I’m known as “Crazy Aaron.” I’m the inventor of Crazy Aaron’s Thinking Putty, a mysterious compound that bounces and stretches in fantastical colors and special effects. We are the rare toy company that produces its goods here in the United States and exports them to children around the world. In the 20 years since Crazy Aaron’s began, we have grown from a hobby business (in my parents’ basement) to a mid-size employer with a globally recognized brand operating out of our new world headquarters in Norristown.
On Feb. 7, I was in Washington, expressing my concerns to members of Congress about our ongoing tariff war with China. I know firsthand, as a businessman, that tariffs are extraordinarily counterproductive to trade and commerce.
The first round of tariffs President Donald Trump placed on Chinese goods last August kicked off a long trade battle. For us, the result of Round One has been higher costs for our raw materials. Prices have gone up for both the metal tins used to contain Thinking Putty, and for the silicone that gives our toys their snap. This double hit has had a significant impact on our business and has led to financial loss.
The fact that we source these materials domestically doesn’t seem to matter. The U.S. is part of an intricate global economy, and imposing tariffs on international goods often increases domestic prices by raising demand. With these tariffs in place, U.S. production does not meet U.S. demand. This has sent even more players scrambling for a piece of a fixed domestic supply.
Economists recognize that tariffs are a blunt force instrument. The idea that tariffs will spur increased domestic outputs of materials like steel and silicone only makes sense in theory. Building large-scale industrial plants takes a very long time. And as the economist John Maynard Keynes observed, “This long run is a misleading guide to current affairs. In the long run we’re all dead.” As a practical trade policy tool, tariffs are antiquated.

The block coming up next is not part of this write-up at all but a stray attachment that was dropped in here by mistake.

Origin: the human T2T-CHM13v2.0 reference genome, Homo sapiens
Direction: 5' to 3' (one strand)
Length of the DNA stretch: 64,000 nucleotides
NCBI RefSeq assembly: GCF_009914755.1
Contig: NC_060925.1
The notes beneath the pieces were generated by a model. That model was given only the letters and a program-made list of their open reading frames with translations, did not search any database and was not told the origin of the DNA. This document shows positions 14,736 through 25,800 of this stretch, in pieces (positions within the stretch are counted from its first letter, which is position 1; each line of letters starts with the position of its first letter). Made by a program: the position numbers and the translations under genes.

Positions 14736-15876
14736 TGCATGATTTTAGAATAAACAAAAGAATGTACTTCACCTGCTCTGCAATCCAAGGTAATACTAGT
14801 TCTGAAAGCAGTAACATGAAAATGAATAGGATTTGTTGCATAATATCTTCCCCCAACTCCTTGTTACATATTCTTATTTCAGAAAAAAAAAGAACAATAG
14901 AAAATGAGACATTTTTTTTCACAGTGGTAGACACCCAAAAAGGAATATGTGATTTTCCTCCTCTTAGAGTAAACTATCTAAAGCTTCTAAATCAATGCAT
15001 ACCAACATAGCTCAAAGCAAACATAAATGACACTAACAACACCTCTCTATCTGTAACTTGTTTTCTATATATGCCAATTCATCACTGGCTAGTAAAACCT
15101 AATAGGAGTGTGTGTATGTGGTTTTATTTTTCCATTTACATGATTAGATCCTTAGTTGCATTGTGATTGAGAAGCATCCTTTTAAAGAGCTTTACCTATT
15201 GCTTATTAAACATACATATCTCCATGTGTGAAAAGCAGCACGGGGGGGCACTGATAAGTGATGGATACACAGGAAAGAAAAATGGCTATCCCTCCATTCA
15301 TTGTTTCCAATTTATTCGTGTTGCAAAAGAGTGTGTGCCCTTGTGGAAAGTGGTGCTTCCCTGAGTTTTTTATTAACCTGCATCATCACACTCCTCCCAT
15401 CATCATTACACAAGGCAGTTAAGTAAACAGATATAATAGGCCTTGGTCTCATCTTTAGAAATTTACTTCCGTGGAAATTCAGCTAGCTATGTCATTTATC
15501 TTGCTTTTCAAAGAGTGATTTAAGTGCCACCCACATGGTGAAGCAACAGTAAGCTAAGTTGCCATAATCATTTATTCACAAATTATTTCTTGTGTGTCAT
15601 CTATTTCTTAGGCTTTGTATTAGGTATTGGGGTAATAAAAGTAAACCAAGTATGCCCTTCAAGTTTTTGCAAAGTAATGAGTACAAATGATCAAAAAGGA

As destructive as the current rounds of tariffs have been, it is the next round that could deal a fatal blow to America’s approximately $28 billion toy industry. Our company is part of a larger ecosystem of manufacturers, designers, retailers, and toy industry workers. I have serious concerns about our partners who source in China. If further tariffs go into effect, it will mean the almost immediate loss of thousands of jobs and will put a destructive hurricane over the 2019 holiday season.
As a U.S. manufacturer, we are proud of the investment we make in our community. However, we are only able to do so when buoyed by international sales of our product. Growth across world markets is key to our success. Tariffs and trade wars diminish trust and respect for the U.S. abroad and seriously hinder growth in those markets.
I believe the success of U.S. business comes from creativity, ingenuity, and speed in responding to the latest customer demands. Those qualities drive us to produce better products. They also lead consumers overseas to desire American-made products and pay a premium for them. While they may seem like a viable solution to more complicated issues, tariffs are actually self-defeating. They not only diminish our domestic sales from American consumers, who pay what is essentially a tax, but also threaten our export-driven growth.
Let’s be smart and not force a self-inflicted wound by taxing toys and losing what the U.S. toy industry has worked so hard to achieve here and around the world.
Aaron Muderick is the president of Crazy Aaron’s Puttyworld.